WrittenÂ by Clive Barker
Published by Pocket Books
Publication Date: 1998
Format: B&W – 255 pages
Hell-o, book maggots. This is a review for the man that Stephen King calls â€śbetter than he is now.â€ť The quote is on the front cover. Of course, I can’t agree with the King, but Clive does kick some ass all the same. This review is for the anthology which spawned the story that spawned the film Candyman… In the Flesh.
He has been called â€śthe new master of Horrorâ€ťÂ by many and is still going strong. Clive, himself does not want to be known as one persona in the field or industry. He is a writer of books and screenplays, a director (Hellraiser, Lord of Illusions and Nightbreed), a Producer (Candyman, Gods and Monsters among others), an actor (Stephen King’s Sleepwalkers) and an artist. His artwork can be found on his own books, on t-shirts and other outlets. The dude does everything.
In the Flesh is very well written. The stories which it includes are In The Flesh (also bearing the title), The Forbidden, The Madonna and Babel’s Children. I don’t know which version of the cover will be shown here (as there are now several), but the one I have is drawn by Clive himself. It is awesome. So, if you happen to get this version, it’s one hundred percent Clive, from the front… to the back cover.
This anthology is written for adults only as it tends to get pretty graphic, which of course is why I love it. His description of graphically executed detail does not hold back. In some cases (for me anyway) that is good. Other books of his let his sexuality seep out a little more (in which he is open about… and descriptive, such as The Hellbound Heart, which later became the film Hellraiser), but not in this particular anthology. It is page to page fright and a little bit of shock value thrown in for decency and good taste… hahaha.
The first story, In the Flesh, tells the tale of Cleveland Smith. A prisoner who’s cell mate reveals to him a sinister evil. The second urban tale (and of course, my personal favorite of the group), The Forbidden is about a woman, Helen Lyle, a student doing research of a town in New England’s street graffiti, which stumbles upon an urban legend. In The Madonna, in an abandoned steam bath, strangely beautiful women seduce two businessmen into a ritual of dark sexuality. In the concluding chapter/ story, Babel’s Children, wise men race frogs in a Greek asylum to decide the fate of the world. That is all of the information I will give you content wise. Check the book out and see for yourselves what a trip of dark, fantasy Horror this is.
Clive’s writing is different from others, including Stephen King’s, in a sense that it is peppered with poetically colored word schemes. While he stays brutally descriptive with the unfolding of his universe, Mr. Barker also spices metaphorically and poetic like words in the mix to make the darkness come out in a very colorful way. This unique way of writing has not been touched byÂ most.
Since there is a film adaptation within these four stories, it is mandatory that I give you my stojry to screen adaptation review. This particular story is one you all should know (and love, damn it… Well, not so much the sequels)… The Forbidden. The film that this short story birthed was Candyman. In the comparison of the two, there are some major differences (even within the story’s plot and characters). In the story, Helen is studying (as mentioned above) the city’s graffiti. In the film, she was studying urban legends, and in a different town ( and country) all together… Chicago, Illinois. Spector Street was her main focal point in the story, while Caprini Green was the home main interest in the film. In the story, Candyman is a multitude of colors.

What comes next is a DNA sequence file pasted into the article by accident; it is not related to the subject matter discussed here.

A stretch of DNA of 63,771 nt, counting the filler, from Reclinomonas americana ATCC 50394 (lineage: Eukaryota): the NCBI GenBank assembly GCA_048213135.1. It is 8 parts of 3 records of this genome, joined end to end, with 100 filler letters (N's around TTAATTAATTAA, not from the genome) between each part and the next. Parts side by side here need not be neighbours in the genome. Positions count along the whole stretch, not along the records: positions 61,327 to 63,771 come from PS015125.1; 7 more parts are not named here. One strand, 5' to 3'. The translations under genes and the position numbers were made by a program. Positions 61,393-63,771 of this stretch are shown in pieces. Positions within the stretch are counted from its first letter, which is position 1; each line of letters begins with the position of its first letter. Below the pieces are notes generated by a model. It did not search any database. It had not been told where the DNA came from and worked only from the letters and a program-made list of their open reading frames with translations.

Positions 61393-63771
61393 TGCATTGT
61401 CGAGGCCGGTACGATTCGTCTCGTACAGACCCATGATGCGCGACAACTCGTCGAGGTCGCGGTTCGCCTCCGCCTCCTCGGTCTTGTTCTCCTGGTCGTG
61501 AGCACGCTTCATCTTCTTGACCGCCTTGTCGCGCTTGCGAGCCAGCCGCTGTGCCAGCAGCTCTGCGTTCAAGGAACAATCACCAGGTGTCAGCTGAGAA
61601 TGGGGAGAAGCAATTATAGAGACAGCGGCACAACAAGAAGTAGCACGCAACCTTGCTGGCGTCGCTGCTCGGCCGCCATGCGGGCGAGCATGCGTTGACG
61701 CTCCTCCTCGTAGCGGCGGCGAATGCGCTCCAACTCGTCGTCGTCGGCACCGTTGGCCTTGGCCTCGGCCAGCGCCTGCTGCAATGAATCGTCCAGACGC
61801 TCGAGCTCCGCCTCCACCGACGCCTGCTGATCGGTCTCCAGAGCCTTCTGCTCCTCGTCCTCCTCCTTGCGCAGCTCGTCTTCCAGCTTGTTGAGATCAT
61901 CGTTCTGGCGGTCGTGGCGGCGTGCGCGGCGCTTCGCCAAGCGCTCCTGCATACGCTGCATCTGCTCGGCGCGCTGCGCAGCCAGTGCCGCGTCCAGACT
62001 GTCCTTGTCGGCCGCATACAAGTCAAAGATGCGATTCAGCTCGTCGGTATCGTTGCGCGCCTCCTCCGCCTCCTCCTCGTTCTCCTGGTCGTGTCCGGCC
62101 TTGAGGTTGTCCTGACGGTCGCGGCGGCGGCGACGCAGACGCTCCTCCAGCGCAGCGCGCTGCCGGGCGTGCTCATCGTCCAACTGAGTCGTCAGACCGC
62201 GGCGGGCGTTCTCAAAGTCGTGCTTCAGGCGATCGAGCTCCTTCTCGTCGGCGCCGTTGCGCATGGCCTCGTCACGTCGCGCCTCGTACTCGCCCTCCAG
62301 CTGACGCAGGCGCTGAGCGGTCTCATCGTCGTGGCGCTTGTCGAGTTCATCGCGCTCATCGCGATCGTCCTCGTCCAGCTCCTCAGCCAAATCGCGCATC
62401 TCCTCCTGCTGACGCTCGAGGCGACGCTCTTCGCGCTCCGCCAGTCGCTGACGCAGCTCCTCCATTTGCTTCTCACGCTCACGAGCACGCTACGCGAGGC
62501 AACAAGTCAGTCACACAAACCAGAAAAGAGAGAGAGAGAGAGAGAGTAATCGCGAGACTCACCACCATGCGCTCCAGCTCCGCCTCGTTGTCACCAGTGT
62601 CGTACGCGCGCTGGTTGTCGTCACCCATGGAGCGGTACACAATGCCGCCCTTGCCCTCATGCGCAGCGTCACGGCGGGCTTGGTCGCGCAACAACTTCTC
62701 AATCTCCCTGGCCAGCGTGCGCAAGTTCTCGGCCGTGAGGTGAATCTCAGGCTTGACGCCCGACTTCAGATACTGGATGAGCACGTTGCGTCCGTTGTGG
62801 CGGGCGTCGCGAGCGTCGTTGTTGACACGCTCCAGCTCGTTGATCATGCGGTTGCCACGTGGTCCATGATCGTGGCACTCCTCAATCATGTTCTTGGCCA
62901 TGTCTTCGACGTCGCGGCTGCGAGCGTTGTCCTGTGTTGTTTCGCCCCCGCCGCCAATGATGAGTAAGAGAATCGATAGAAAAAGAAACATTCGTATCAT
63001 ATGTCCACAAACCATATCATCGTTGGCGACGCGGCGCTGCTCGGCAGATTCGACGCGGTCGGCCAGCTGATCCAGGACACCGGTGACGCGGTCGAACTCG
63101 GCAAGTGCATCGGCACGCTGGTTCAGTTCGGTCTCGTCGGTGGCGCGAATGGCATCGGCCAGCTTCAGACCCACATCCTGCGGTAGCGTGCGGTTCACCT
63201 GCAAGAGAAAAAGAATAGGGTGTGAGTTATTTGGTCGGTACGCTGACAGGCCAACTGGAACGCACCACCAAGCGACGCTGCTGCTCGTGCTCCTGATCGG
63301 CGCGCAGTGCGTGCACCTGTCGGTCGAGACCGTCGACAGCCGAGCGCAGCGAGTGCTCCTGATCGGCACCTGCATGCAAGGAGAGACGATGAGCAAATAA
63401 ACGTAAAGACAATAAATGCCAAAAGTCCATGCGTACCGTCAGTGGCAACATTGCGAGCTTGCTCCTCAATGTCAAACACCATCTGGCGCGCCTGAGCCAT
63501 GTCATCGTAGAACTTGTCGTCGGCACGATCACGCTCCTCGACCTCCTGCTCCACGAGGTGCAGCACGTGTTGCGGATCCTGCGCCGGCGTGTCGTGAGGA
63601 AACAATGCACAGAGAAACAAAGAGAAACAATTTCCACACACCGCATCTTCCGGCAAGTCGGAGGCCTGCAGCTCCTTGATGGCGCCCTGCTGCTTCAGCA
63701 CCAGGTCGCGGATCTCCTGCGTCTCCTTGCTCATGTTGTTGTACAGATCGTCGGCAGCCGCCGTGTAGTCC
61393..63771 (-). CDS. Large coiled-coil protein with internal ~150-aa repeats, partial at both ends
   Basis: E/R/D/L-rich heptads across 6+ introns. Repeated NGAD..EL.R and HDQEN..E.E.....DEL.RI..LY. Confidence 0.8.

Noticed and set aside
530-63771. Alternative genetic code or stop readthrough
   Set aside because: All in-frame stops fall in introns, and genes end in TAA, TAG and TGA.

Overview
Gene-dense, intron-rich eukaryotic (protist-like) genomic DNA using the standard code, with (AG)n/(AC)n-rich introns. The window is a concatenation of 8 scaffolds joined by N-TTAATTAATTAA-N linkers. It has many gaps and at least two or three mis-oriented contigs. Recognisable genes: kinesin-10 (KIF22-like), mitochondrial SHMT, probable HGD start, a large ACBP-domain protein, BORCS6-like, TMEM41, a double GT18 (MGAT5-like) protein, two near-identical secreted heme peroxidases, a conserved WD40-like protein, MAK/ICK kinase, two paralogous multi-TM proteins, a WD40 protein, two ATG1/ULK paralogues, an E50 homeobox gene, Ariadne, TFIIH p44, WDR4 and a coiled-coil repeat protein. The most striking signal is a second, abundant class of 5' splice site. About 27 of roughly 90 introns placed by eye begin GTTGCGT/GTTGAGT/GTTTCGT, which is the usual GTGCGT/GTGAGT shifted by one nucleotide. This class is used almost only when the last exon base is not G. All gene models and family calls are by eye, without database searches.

In the film, he is an African American (playedÂ by the awesome Tony Todd, of Final Destination and Murder-Set-Pieces). Bernadette is one of Trevor’s associates and in the film, she is Helen’s best friend, fellow student and project partner. Purcell is awesomely portrayedÂ by the actor in the film. If you read the story, you can tell that the actor studied the characterization very well. They couldn’t have picked a better actor. He is just as stuck up as he is in the story (character wise, I mean). One thing is, Candyman only appears on two pages. One is the last, during the bonfire. The other is the part in the carport in the film. This is where all of Tony Todd’s dialog was pulled from the book. One page. Nevertheless, it makes for a good read and watch.
All in all, this book is not one to be missed if you’re a fan of fantasy Horror, or any kind of Horror for that matter. Especially if you’re a Clive Barker fan. He is one of the leading masters of modern Horror. I give him just as much praise as the next person, or fan… I can’t say he’s my favoriteÂ author (that would be the King), but he’s in the top three. By all means, check this out and any of his work that you can. His artwork is just as twisted. I give this anthology, In the Flesh, TWO EYES GOUGED (CHECK IT) OUT.
Until the next time, this was Jay. Feed your dead brains and read until your eyes burst open… Later.
Available from Pocket Books
Available from Amazon